Nothing Shines Like Neon might be Randy Rogers Band’s seventh studio album, but it’s also a record loaded with renewal. It’s the Texas mainstay’s first album with a new label, Thirty Tigers, and their first time working with renowned producer Buddy Cannon. There’s also a strengthened country approach, driven by songs like the elegantly introspective slow-burner “Look Out Yonder,” which features Alison Krauss (listen to the song below). The LP also features appearances from Jerry Jeff Walker and Jamey Johnson.
“Having those endorsements personally means a lot,” Rogers tells Rolling Stone Country about the song, which also includes vocals from Dan Tyminski, Krauss’s partner in Union Station. “Who cares what it does with the career — for me, hearing Alison sing with my voice is like a dream come true. It’s gorgeous, she’s gorgeous. Just gives me goosebumps thinking about it.”
It’s also an emotional song for the band, layered with meaning beyond the evocative words. Written by Earl Bud Lee (“Friends in Low Places”), Rogers sees “Look Out Yonder” as a tribute to songwriter Kent Finlay, his mentor who passed away right as the recording process started for the LP. The title itself, Nothing Shines Like Neon, is taken from one of Finlay’s lyrics, and the sonic palette — touching on more traditional country elements — was another way to pay tribute to the man who had a profound impact on Rogers’ life.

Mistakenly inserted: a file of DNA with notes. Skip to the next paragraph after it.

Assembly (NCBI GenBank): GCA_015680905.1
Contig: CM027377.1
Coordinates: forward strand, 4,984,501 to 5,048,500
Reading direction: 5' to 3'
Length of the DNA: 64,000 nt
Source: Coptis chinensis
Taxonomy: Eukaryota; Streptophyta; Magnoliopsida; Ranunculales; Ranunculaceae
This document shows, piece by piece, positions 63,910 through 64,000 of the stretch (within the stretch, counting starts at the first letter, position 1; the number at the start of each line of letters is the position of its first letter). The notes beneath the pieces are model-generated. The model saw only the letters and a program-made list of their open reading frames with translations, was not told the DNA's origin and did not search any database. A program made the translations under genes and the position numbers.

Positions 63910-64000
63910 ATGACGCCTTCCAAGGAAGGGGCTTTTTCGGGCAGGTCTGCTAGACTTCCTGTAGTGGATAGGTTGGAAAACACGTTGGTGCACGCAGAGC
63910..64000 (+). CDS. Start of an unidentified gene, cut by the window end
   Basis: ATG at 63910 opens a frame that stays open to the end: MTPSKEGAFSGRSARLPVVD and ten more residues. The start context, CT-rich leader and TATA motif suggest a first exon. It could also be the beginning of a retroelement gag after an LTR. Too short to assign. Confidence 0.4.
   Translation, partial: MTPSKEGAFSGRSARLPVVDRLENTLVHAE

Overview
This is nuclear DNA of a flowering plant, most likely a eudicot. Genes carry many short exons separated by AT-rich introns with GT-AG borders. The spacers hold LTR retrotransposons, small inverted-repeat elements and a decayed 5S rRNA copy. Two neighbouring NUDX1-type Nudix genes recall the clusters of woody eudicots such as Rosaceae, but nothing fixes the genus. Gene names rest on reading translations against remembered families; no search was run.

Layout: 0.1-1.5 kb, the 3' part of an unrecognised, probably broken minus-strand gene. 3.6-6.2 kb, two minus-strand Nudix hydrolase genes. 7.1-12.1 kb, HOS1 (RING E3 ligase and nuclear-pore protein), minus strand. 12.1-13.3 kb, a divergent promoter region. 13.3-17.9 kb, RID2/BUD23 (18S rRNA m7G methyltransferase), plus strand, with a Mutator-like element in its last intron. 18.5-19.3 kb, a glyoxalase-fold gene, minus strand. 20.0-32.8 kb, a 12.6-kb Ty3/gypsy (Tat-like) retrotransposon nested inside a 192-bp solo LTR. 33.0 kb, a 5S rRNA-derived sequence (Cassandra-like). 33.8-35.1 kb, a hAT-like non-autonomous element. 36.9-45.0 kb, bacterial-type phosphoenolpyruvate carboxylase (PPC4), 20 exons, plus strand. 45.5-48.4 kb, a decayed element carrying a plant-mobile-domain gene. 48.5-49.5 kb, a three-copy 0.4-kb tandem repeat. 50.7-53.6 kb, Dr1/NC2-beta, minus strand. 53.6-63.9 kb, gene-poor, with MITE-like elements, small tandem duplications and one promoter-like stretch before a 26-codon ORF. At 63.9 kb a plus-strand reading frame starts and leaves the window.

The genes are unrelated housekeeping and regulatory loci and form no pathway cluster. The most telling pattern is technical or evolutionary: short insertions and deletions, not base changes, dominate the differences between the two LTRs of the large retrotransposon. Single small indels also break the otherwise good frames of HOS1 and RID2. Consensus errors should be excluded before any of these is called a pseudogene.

Cannon recruited Krauss for “Look Out Yonder,” leaving Rogers dumbfounded that the angel-voiced bluegrass singer appears on his record. “Buddy had joked with me, ‘Yeah, we’ll get Alison to sing on it,'” Rogers says. “But I didn’t think it would ever happen. I didn’t believe it until I heard it, and then it gave me so much confidence.”
Beyond “Look Out Yonder,” Nothing Shines Like Neon contains plenty of those danceable tracks that the band is known for, like the raucous duet with Walker “Taking It As It Comes” or the moody groove of “Rain and the Radio,” but nothing quite like the heavy crunch of “Fuzzy,” from their 2013 Jay Joyce-produced LP Trouble. There’s way more room for fiddle and traditional licks than layered pop-country flourishes, perhaps inspired by Rogers’ side project with Texas pal Wade Bowen, Hold My Beer, Vol. 1.
Rogers is cautiously optimistic about how a band like his fits in among the current country landscape, in the wake of success stories like Chris Stapleton’s. But after 15 years releasing records, endless tours and a balance of career highs and lows, he’s not waiting for the industry to change around him. “We can’t really wait around on having a hit,” he says. “We have to make our own luck.”